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a life in architecture - andrew shore

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Olivier Award-winning baritone Andrew Shore is a freelance opera singer.His roles range from the comedy of Verdi's Falstaff to the drama of Tippett's King Priam and Berg's Wozzeck.He is also a railway enthusiast.

'I get very nostalgic about railways, 'he says.'I find it very exciting to trace the routes of old rail tracks and look for remains of old stations.'

So it is no surprise that, without hesitation, Shore names the Musée d'Orsay in Paris - the former railway station converted into a museum by Gae Aulenti - as his favourite building (pictured).'It is such a pleasing shape, 'he says.

'It is so light and airy - not at all oppressive - and the works of art are shown to their best advantage.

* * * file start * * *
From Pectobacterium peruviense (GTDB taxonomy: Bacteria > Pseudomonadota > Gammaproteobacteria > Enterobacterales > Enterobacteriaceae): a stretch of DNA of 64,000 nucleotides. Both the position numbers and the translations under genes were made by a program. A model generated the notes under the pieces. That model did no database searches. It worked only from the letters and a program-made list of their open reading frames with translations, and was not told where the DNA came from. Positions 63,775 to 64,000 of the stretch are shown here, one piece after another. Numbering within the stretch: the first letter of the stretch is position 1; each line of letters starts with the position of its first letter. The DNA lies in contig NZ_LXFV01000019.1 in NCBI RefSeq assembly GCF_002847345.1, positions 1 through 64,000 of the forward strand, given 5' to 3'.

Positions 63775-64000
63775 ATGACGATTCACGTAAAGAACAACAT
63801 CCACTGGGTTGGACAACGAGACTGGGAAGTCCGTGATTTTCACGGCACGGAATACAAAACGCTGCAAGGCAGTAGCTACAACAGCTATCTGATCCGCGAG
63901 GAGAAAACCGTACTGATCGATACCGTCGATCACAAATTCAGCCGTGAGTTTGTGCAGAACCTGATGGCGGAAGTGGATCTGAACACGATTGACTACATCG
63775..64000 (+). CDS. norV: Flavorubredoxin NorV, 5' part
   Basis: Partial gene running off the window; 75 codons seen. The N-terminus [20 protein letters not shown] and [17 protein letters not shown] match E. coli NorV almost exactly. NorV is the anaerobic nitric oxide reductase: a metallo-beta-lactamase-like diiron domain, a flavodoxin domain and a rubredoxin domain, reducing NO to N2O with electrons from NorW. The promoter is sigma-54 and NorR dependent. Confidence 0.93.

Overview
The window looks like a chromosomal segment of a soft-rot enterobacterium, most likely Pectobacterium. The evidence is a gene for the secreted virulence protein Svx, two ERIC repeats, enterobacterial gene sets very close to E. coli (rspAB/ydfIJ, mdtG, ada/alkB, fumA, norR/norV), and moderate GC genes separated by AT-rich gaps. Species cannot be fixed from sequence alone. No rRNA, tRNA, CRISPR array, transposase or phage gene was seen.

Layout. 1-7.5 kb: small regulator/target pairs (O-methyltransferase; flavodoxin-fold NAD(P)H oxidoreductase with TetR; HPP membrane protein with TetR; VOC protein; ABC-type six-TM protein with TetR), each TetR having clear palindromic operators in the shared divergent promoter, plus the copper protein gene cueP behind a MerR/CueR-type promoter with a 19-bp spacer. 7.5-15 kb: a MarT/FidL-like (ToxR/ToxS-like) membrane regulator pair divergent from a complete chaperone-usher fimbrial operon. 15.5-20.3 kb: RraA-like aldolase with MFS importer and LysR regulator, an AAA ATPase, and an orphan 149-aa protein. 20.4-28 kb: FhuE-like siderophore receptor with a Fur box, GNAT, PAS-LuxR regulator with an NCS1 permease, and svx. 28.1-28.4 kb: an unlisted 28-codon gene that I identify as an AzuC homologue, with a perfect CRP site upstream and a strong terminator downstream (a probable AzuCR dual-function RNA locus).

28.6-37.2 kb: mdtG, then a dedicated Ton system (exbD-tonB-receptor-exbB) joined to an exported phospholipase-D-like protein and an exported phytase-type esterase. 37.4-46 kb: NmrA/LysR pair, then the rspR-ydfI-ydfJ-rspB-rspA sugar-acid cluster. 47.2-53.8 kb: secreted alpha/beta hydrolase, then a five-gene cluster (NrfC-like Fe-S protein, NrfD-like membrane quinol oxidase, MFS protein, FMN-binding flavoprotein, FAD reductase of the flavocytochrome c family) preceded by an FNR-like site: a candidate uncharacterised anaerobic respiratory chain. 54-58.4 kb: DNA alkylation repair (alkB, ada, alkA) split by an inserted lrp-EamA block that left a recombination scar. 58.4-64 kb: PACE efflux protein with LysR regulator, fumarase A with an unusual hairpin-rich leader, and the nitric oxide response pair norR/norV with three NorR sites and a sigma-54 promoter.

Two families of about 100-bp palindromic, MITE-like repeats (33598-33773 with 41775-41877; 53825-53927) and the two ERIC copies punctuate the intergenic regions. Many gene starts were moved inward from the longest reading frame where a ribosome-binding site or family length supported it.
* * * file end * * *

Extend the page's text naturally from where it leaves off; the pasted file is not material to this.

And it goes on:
It is a wonderful example of finding a new use for a redundant building.'

Shore also admires Clare College, Cambridge.'It's perfect, compact, not too big.'

He adds: 'I love the new Glyndebourne. It uses natural materials - rough red brick and wood.And the Opera House has an excellent acoustic; it is ideal for seeing and listening. It was exciting watching it develop from just a hole in the ground to completion over a period of 18 months. It sits well in its rural context, and when it lights up at night, it is absolutely magical - it is its own little illuminated kingdom.'

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